Man battles breast cancer

(Dave MacQueen/WCIV)

By Victoria Hansen

CHARLESTON, S.C. (WCIV) -- He's just 26 and already he's done what most men will never do. He's had a breast exam.

Raymond Johnson was diagnosed with breast cancer about a month ago. He found a lump, but thought it was a cyst. He didn't think anything of it until a pain in his chest sent him scrambling to the emergency room.

"To be 26 and have breast cancer is really a surprise," Johnson said.

His mother Betty Button was more than surprised, she was heart broken.

"It was cancer and all I could do was cry cause I'm thinking I only have two children and one of them has breast cancer," she said.

To make matters worse, Raymond doesn't have insurance. He works laying tile and says he just doesn't make enough money.

So, a patient advocate from the Charleston Cancer Center tried to help. She found a state program, federally funded, that provides medicaid for breast cancer patients and applied. But Raymond was denied.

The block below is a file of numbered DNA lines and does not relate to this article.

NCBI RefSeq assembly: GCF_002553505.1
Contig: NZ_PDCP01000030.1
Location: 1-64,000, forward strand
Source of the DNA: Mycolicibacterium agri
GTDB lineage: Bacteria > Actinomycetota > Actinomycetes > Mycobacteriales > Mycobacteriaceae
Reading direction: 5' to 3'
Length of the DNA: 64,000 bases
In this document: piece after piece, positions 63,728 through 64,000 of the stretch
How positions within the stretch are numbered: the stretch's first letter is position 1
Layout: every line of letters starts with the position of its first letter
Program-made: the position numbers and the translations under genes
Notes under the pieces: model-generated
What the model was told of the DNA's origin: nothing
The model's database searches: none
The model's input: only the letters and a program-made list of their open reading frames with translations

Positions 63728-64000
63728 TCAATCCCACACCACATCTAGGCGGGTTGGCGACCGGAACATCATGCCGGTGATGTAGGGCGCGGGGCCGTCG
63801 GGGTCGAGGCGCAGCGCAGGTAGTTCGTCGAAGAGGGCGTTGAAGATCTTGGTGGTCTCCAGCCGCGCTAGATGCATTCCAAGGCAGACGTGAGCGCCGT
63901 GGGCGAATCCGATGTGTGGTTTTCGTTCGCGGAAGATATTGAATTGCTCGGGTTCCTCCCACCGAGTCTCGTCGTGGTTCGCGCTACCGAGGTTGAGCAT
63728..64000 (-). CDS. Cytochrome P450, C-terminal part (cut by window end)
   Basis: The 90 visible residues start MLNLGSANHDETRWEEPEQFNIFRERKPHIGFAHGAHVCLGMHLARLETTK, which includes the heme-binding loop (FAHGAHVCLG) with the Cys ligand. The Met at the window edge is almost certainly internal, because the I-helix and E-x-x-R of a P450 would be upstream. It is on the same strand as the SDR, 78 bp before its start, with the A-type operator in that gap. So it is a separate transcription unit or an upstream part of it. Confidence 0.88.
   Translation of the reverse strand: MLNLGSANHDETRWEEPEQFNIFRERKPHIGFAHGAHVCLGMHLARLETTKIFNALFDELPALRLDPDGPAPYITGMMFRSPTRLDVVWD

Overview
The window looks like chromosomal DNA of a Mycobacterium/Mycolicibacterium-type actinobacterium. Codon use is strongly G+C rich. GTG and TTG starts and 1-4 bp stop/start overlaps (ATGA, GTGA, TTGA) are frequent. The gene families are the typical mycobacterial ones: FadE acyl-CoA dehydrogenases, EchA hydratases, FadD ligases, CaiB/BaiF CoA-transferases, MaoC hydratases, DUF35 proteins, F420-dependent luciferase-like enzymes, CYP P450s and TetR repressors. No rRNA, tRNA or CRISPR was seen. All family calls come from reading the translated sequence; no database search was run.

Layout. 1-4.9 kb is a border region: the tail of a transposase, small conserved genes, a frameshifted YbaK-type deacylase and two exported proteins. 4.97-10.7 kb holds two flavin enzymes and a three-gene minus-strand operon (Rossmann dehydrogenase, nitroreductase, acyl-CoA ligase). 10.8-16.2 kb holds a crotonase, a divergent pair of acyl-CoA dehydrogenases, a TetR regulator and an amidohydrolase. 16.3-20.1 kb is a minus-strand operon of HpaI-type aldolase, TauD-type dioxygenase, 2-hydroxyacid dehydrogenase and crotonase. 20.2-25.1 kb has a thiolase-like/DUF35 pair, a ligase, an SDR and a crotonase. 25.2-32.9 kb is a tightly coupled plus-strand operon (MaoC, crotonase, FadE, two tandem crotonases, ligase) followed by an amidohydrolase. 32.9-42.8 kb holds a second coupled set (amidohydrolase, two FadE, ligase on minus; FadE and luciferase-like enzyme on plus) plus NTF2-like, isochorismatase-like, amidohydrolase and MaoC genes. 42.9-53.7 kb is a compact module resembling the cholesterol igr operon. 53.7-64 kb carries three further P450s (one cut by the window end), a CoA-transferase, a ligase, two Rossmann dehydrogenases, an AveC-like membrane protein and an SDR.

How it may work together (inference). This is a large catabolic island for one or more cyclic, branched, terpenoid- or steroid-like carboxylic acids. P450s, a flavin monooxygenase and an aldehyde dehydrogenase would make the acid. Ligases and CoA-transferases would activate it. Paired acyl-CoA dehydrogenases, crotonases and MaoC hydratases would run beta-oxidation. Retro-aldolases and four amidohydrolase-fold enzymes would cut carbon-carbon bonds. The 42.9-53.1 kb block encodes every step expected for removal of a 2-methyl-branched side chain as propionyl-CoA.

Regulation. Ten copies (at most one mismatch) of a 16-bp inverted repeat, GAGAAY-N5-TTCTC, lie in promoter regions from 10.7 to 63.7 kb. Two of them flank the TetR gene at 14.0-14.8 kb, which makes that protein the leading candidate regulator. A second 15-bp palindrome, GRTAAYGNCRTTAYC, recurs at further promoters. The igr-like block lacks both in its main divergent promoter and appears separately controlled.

Why? Because he's a man.

The Department of Health and Human Services says it realizes there's a problem, and says it has asked the federal government for help. But help can't come soon enough.

"Each treatment is probably roughly around 10 grand," said Susan Appelbaum, the patient advocate for Raymond Johnson. She says, Raymond still needs several more chemotherapy treatments.

"Right now I'm stuck with these bills and I'm trying to find a way," said Raymond, who just underwent his second round of chemotherapy at Roper Saint Francis Hospital.

Breast cancer in men may be rare, but it does happen. Statistics show one in 100 men will get it, roughly 2,100 cases a year.

Susan Appelbaum hasn't given up.

"He's young. He's working and he's worried this could be financially devastating to him."

She is now contacting lawmakers, trying to get the medicaid program changed. Raymond Johnson calls her his new best friend.

"I don't know where I'd be without her," he said.

If you would like to help give support to Raymond Johnson, you can call Susan Appelbaum at the Charleston Cancer Center at 843-876-1353.